Accidental: More common than malicious acts, according to most ISF Members. They involve almost 30 percent of the information security incidents in Verizon’s 2015 Data Breach Investigations Report, which identified the top categories of miscellaneous errors as misdelivery, publishing error and disposal error.
Two of the three categories are unintentional. With negligence, an employee might knowingly work around a company’s data security policy, but usually for good reason, like taking work home to meet a deadline. However doing so unintentionally exposes sensitive information. While negligent behavior isn’t motivated by malice, it involves a conscious decision to act inappropriately. For instance, a worker transferring documents using a consumer-grade file hosting service that gets hacked, or saving it to an unencrypted thumb drive, tablet or laptop that gets misplaced.
With accidental breaches, the individual has not made a conscious decision to act inappropriately. A “fat finger” error would be a classic example, where an accidental keystroke – sometimes magnified by a computer’s eager-to-help autocomplete feature – ends up sending an email and its attachments to the wrong address.
Mistakes will continue to happen. But can anything be done to reduce their unintended consequences? We’ve found that it can. Part of it is operational. The rest is behavioral.
Under operations, it involves assessing the value of information that insiders are being trusted to handle, then implementing controls to align information sensitivity with individual job requirements. Formulating and rehearsing standby plans to handle potential disclosure incidents – not unlike fire drills – is an important element of those measures.
Culture of Trust and Awareness
Even then, what is fundamental to the success of any organization’s information policies and controls – including carefully-crafted and well-rehearsed ones – is its culture. Securing understanding, trust and support from the company’s own employees is essential. Recognizing the value of information they’ve been entrusted with must become a basic tenet of the company’s culture, and everyone needs to understand their personal stake in the organization’s success.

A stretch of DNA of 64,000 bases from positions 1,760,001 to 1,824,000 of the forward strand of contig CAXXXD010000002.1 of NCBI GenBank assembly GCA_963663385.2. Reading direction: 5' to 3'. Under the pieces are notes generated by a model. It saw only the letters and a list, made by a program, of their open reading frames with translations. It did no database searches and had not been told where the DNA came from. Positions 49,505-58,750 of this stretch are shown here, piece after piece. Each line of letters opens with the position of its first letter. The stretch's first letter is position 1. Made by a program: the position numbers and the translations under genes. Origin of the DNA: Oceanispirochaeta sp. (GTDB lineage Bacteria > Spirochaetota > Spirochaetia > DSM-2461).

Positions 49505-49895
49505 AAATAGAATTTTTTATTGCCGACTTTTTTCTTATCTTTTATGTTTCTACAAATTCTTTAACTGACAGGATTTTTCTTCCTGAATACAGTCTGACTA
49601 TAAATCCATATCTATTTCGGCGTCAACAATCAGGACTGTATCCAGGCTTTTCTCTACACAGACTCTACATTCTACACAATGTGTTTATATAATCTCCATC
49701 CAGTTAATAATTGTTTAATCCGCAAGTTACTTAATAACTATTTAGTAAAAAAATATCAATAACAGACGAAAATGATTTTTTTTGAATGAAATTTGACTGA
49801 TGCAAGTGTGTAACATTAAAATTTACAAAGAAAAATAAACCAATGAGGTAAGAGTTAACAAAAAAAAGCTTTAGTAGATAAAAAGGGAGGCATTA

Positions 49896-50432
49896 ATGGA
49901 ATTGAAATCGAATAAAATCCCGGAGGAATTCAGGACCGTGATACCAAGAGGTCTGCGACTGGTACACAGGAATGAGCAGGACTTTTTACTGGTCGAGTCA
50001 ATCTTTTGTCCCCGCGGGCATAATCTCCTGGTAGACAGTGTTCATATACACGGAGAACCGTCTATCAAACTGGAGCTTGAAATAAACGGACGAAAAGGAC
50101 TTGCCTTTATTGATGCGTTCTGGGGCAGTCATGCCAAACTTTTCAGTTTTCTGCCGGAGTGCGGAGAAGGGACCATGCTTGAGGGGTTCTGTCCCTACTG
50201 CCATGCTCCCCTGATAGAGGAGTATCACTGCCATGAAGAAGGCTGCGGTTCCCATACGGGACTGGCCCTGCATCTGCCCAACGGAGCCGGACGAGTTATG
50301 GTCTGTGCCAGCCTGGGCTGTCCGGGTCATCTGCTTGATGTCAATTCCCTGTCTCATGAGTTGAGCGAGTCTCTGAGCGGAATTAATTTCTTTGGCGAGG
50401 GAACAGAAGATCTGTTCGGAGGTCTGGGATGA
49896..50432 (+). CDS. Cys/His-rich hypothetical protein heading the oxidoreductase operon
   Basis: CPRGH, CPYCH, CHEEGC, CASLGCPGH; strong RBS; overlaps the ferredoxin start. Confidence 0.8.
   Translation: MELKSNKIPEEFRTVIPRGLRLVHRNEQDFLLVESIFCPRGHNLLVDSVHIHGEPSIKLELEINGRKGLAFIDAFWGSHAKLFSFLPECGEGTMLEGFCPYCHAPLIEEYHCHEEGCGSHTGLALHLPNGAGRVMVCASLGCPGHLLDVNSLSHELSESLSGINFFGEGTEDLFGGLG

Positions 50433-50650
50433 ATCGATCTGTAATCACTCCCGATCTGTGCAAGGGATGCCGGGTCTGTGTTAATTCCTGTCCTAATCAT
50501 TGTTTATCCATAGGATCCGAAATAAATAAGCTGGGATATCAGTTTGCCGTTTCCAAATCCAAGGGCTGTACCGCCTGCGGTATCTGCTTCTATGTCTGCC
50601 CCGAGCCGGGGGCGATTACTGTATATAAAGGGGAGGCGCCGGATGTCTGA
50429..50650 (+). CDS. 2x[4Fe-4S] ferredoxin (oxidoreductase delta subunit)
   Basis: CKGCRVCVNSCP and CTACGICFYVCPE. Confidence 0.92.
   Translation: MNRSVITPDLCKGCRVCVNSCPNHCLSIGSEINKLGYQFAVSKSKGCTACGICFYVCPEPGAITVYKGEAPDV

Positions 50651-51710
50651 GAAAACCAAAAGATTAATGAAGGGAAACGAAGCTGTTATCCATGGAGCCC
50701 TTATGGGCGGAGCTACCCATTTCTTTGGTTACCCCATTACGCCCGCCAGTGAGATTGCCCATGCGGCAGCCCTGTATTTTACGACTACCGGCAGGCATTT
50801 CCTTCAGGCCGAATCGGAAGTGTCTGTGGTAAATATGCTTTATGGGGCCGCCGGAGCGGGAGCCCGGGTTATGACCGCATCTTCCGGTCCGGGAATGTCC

That sort of trust and engagement doesn’t automatically flow from occasional CEO memos or scripted pre-shift pep talks. It comes from the example set by senior management in living out best practices. Trust is earned. The actions of CEOs are constantly being watched, rumored and whispered among employees at every level of an organization. What they see and what they say can either reinforce or undermine the company’s formally stated principles.
When employees experience their senior managers behaving in a fair and trustworthy fashion, it helps to build a culture that resonates throughout the company’s workforce. That culture, in turn, is strengthened whenever managers make clear, in both word and deed, that corporate security policies apply to everyone with privileges– from the C-suite down to the shop floor. Respect begets respect; disrespect begets disloyalty.
Recommendations for Managing the Risks
- Assess Insider Risk
- Apply Controls
- Align Responsibilities and Privileges
- Foster a Culture of Trust
- Recognize Trust Works Both Ways
Organizations need to trust their insiders to protect the information they handle, but will always face the risk of that trust being violated. To embrace a deeper understanding of trust, organizations must understand where and how they are trusting their insiders, then augment technical and management controls by helping people to become more worthy of the trust placed in them. In return, organizations should foster a culture that makes the organization worthy of their trust.
Sometimes the results can be gratifying. Once he grasped the significance of his discovery, the restaurateur called the FBI, whose agents arrived within minutes. After urgent questioning to make sure he hadn’t photocopied and distributed the documents to terrorists, the relieved and grateful agents, now duly chastened and resolved to being more careful in the future, returned to enjoy lunch at the proprietor’s Middle Eastern restaurant for each remaining day of the G-20 conference.